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55th Minute, Ecuador v Costa Rica, 2006 World Cup Group Stage


Ecuador had never qualified for a World Cup until 2002 where they finally made it to football’s greatest tournament thanks in part to a change in the qualifying format which meant they got to play more home games. Ecuador play their home games in Quito, despite it being the second city in Ecuador in terms of population and popularity of football. Port city Guayaquil in the south of the country is home to the two biggest clubs in the country but the national stadium in Quito which is 2,782 metres above sea level, gives them an obvious advantage.

Altitude isn’t everything though as we’ve seen over the years with Bolivia who haven’t made home advantage count often enough and that’s down to the simple fact they don’t have seem to be able to produce the quality Ecuador does.

The main source of Ecuadorian football talent doesn’t come from urban centres such as Guayaquil and Quito as you’d maybe expect but from a rural highland area in northern Ecuador called Chota Valley. This valley has produced an incredible amount of international footballers in the past two decades, so much so that a lot of research is carried out as to why and even a documentary film has been made. The only reason the Chota Valley wasn’t heard of sooner was due to the big clubs and the football association in Ecuador largely ignoring black players.

Ecuador didn’t receive an influx of slaves from Africa as with some countries in South America but a few escaped from Colombia and from shipwrecks in the Pacific and dispersed into the coastal areas. Many also crossed the Colombian border to the Chota Valley to work as slaves for the Jesuits. The black population of Ecuador remains poor to this day, facing discrimination at work and in education on a daily basis but the football teams certainly don’t exclude black players anymore especially those from the valley, an area which has a population of around 25,000.

When Ecuador qualified for its second World Cup in succession, half the squad for the 2006 World Cup was made up of players from that region. Some of the players were already well known on the continent and in Europe. Uli­ses de la Cruz played in the Premier League for Aston Villa and told the story many a time that football was the only way out for him as with nearly everyone in the Chota Valley.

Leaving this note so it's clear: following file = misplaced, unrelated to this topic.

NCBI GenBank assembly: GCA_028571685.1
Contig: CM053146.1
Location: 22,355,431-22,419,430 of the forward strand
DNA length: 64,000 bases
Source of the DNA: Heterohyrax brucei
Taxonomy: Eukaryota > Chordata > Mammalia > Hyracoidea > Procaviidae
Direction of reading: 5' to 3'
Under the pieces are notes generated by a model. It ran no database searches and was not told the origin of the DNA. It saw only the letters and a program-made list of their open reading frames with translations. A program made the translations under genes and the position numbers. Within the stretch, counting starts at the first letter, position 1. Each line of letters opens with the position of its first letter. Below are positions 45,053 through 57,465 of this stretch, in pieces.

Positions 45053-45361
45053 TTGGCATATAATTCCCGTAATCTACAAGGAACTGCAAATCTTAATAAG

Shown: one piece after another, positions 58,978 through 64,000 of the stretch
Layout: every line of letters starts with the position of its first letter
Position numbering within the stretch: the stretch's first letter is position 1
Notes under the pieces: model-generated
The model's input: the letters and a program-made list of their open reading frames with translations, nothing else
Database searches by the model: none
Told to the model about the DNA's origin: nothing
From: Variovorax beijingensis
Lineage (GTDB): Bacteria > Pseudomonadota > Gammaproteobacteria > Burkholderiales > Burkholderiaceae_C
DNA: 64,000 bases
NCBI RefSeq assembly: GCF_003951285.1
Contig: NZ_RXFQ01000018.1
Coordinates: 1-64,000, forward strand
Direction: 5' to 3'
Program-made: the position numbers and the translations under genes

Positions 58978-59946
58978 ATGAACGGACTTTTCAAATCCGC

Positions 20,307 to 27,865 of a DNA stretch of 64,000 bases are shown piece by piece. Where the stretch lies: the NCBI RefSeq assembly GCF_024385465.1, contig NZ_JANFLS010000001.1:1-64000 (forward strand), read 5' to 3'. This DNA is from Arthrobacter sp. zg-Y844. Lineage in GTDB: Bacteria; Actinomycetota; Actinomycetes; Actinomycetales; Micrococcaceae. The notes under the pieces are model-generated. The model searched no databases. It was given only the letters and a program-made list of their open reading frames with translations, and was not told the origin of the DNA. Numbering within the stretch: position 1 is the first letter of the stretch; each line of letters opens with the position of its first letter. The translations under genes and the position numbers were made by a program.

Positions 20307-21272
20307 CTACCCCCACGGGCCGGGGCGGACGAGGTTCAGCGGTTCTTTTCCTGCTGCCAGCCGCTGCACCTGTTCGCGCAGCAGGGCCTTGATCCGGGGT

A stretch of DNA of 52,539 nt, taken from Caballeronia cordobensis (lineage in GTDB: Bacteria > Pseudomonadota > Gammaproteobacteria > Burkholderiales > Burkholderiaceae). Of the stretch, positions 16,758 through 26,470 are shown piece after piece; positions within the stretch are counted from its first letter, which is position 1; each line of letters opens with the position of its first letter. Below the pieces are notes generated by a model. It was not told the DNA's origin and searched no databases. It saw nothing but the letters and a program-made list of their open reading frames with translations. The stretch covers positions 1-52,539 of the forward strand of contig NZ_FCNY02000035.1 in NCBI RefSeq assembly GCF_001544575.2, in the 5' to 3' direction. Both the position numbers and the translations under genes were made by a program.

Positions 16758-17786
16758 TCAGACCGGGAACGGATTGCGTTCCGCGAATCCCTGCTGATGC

Ecuador’s fast style of play, which would see them comfortably beat Poland in their opening game of the 2006 World Cup, was born in the Chota Valley too. There are no grass fields so players are forced to play on quick, dusty, uneven and hard pitches meaning they develop ball control, skills and dribbling quickly. Ex-Southampton striker Agustin Delgado, was one of the players born in the famous valley, he set up the first and scored the second as Ecuador got only their second ever World Cup win.

In their second match in Germany in 2006 they faced Costa Rica knowing a win would see them qualify for the second round. The Andean nation came to a standstill as El Tri searched for an historic triumph. After just eight minutes star winger Antonio Valencia crossed for Carlos Tenorio to power home a header to send Ecuador wild with celebration. El Tri were comfortably the better team and Costa Rica barely created a chance.


The Goal

A few minutes after the break Agustin Delgado makes it 2-0 to Ecuador for the second time in the World Cup with a superb finish.

What Happened Next? 

They lost to Germany in their last group game which meant they finished second and would face England in the next round. A David Beckham free kick on the hour mark proved to be the winner in a tight and dull affair but the Ecuadorians still received a hero’s welcome back home.

Ecuador narrowly missed out on the 2010 World Cup but have qualified for 2014 World Cup where they are confident of getting out of their group.

Agustin Delgado set up a football school in the Chota Valley and players try and fund the region as much as they can. Ecuador’s left-wing government has also been working to improve the lives of the people in the area so those who don’t have the talent for football can dream of becoming of doctors or lawyers instead.


Documentary- Short version here, I can’t find the full film online…

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